Cozy, Cordial & Cooperative - Page 4

Palo Alto’s Meadowcreek Eichler condos—where tight quarters make for a tight-knit community vibe
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Meadowcreek is a fun place for kids, as (L-R) Gemma Shastri, Corbin Platti, Miles Adle, and Maura Quigley agree.

"I think it's the trees for me. The greenery," Rania says, explaining the appeal of the neighborhood. "It just draws you in."

Sharon, who is known for quick work with her pruning shears, thinned out Meadowcreek's olive trees, which had been sculpted into artistic shapes. "They looked so dated."

Since then, she's spurred a resurgence in maples. "If somebody asks, I'll say, let's do a maple tree, Japanese maple," she says. "There are so many varieties—nice red ones, big leaf, small leaf. Maybe I spent too many years in Japan."

Just over a decade ago, when it was time to refresh the facades, the neighbors replaced the entire front fencing using select heart redwood, and put in red metal front doors.

The association's attention to appearance was brought home to Vijnan and Rania shortly after they arrived and parked their bikes in their carport—despite a rule that says nothing goes into carports but cars.

"We were reminded of the rules in a polite way," Rania says.

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Jenny Quigley, whose daughter Maura was the first child ever born to parents living at Meadowcreek.

"There's a reason why this place feels good," Vijnan says, "because of the rules."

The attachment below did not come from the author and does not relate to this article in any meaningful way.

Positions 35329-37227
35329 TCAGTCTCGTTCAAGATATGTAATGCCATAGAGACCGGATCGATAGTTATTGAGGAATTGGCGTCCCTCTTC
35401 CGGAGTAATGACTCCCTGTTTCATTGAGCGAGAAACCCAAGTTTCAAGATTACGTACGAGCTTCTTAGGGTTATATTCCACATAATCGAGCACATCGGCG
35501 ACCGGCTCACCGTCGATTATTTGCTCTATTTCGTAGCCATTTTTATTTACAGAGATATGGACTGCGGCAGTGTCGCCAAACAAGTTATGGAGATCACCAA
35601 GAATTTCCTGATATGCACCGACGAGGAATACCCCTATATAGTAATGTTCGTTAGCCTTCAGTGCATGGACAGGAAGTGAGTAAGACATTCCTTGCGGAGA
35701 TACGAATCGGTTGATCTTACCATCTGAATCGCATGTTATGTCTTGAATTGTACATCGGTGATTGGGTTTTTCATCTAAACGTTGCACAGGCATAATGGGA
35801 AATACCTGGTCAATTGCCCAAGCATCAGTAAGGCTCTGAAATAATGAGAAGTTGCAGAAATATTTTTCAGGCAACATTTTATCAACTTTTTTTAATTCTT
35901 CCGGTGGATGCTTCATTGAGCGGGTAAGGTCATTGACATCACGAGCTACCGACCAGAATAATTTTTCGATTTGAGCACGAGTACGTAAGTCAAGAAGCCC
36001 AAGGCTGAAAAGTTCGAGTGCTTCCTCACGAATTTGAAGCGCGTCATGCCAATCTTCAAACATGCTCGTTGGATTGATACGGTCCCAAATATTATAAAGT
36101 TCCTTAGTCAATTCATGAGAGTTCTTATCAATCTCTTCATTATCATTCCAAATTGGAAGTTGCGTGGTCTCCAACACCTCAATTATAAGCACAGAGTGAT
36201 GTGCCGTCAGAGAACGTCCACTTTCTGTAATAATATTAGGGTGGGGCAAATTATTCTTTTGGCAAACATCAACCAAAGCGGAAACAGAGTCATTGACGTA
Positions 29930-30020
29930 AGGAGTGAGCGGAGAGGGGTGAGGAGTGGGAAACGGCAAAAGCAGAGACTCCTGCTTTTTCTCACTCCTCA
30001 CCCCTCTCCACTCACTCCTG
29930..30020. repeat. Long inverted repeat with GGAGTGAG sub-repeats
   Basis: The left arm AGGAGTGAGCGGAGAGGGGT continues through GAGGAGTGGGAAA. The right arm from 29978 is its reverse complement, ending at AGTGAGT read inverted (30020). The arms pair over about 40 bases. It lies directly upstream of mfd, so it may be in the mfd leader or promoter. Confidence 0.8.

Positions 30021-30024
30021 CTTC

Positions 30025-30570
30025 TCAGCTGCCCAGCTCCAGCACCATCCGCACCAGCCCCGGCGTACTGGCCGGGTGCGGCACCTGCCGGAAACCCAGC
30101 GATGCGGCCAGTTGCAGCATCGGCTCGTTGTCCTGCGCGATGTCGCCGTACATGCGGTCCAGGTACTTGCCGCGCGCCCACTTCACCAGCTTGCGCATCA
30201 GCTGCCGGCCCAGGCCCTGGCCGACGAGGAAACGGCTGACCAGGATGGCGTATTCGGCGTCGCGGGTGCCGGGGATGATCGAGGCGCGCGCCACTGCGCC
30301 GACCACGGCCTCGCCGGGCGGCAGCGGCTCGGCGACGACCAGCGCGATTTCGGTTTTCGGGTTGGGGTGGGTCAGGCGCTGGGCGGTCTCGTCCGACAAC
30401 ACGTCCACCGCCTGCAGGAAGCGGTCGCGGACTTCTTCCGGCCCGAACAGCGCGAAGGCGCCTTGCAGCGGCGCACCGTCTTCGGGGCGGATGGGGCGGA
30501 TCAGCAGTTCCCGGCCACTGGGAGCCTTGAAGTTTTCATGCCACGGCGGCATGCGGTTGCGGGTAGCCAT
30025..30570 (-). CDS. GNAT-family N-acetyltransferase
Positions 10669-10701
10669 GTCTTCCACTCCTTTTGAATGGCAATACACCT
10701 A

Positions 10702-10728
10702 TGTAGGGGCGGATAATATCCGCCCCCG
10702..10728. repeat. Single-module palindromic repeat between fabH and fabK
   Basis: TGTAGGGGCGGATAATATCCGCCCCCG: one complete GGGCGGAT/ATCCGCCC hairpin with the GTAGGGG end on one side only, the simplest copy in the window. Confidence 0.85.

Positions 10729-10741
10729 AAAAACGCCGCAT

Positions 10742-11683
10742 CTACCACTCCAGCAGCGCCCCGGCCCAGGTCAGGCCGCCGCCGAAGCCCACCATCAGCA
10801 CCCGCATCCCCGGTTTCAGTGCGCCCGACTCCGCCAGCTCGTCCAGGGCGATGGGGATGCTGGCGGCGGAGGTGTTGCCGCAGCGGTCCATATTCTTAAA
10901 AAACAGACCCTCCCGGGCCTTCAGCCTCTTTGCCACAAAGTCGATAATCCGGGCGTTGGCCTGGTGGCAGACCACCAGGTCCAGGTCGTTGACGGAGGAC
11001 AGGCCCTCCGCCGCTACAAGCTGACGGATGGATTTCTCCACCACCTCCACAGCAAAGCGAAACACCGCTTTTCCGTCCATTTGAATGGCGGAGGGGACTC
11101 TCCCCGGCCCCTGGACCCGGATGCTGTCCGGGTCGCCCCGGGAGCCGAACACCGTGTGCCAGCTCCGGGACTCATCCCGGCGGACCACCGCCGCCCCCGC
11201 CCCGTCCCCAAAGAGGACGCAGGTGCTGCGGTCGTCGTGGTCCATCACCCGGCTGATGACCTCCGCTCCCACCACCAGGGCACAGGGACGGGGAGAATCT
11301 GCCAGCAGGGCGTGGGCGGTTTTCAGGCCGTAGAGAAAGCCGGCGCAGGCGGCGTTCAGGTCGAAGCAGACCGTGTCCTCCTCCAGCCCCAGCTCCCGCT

But bikes are popular in the complex, with many biking to work or to shop, and individual storage is limited. One proposal calls for building bike storage on the commons.

Although Meadowcreek doesn't have an architectural review committee per se, the association favors preservation of the Eichler look—from the outside. Back in the 1960s, one of the units, on a large corner lot, put in an additional rear unit that cannot be seen from the front.

Otherwise, all the changes that have occurred to these Jones & Emmons-designed homes have been inside. When Nancy arrived in 1980, her home still had its original mahogany paneling. Since then, it's disappeared from most interiors.

But otherwise, the homes retain their Eichler looks—front courtyard opening onto kitchen and family room, and a partial wall dividing kitchen from living area, which faces the compact backyard through a wall of glass.

Many people have added skylights above the kitchen or living room. Skylights have also been added to the roof overhang that reaches into the backyard. With walls of glass and skylights, "We never have to turn on the light until it gets dark," Rania says.

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In their sparsely furnished, open living room Rania Bratberg and Vijnan Shastri watch daughter Gemma practice viola.

Rania and Vijnan's living area is particularly open, used by the family for meditating, yoga, enjoying their Himalayan singing bowl, and by their daughter Gemma for Indian classical dancing classes and soccer practice—using a very soft ball.

"This is why there's hardly any furniture," Rania says. "It's like a gym."

Nancy's home retains some marvelous original touches, including kitchen cabinets, cook top and oven, and grass-cloth doors. She regrets losing the mahogany panels. "I kind of regret some of the changes I did make in the Eichler," she says.

Meanwhile, newcomers like Tom and Claire, and Ben Tran and Rianne Lu, are making over their homes, emphasizing their modern styling.

Style, however, is far from the only thing younger people are bringing to Meadowcreek.

For many years, the condos didn't have any children. When Ben and Rianne arrived six years ago, there was one or two. Five years ago Jenny gave birth to Maura—the first child ever born while living in the complex, some neighbors believe.

Today, Meadowcreek has a handful of children—and is awaiting a new arrival. Neighbors are almost as excited as the first-time parents, Ben and Rianne.

"We try not to call attention to ourselves, but with a baby on the way, it does attract attention," Ben says.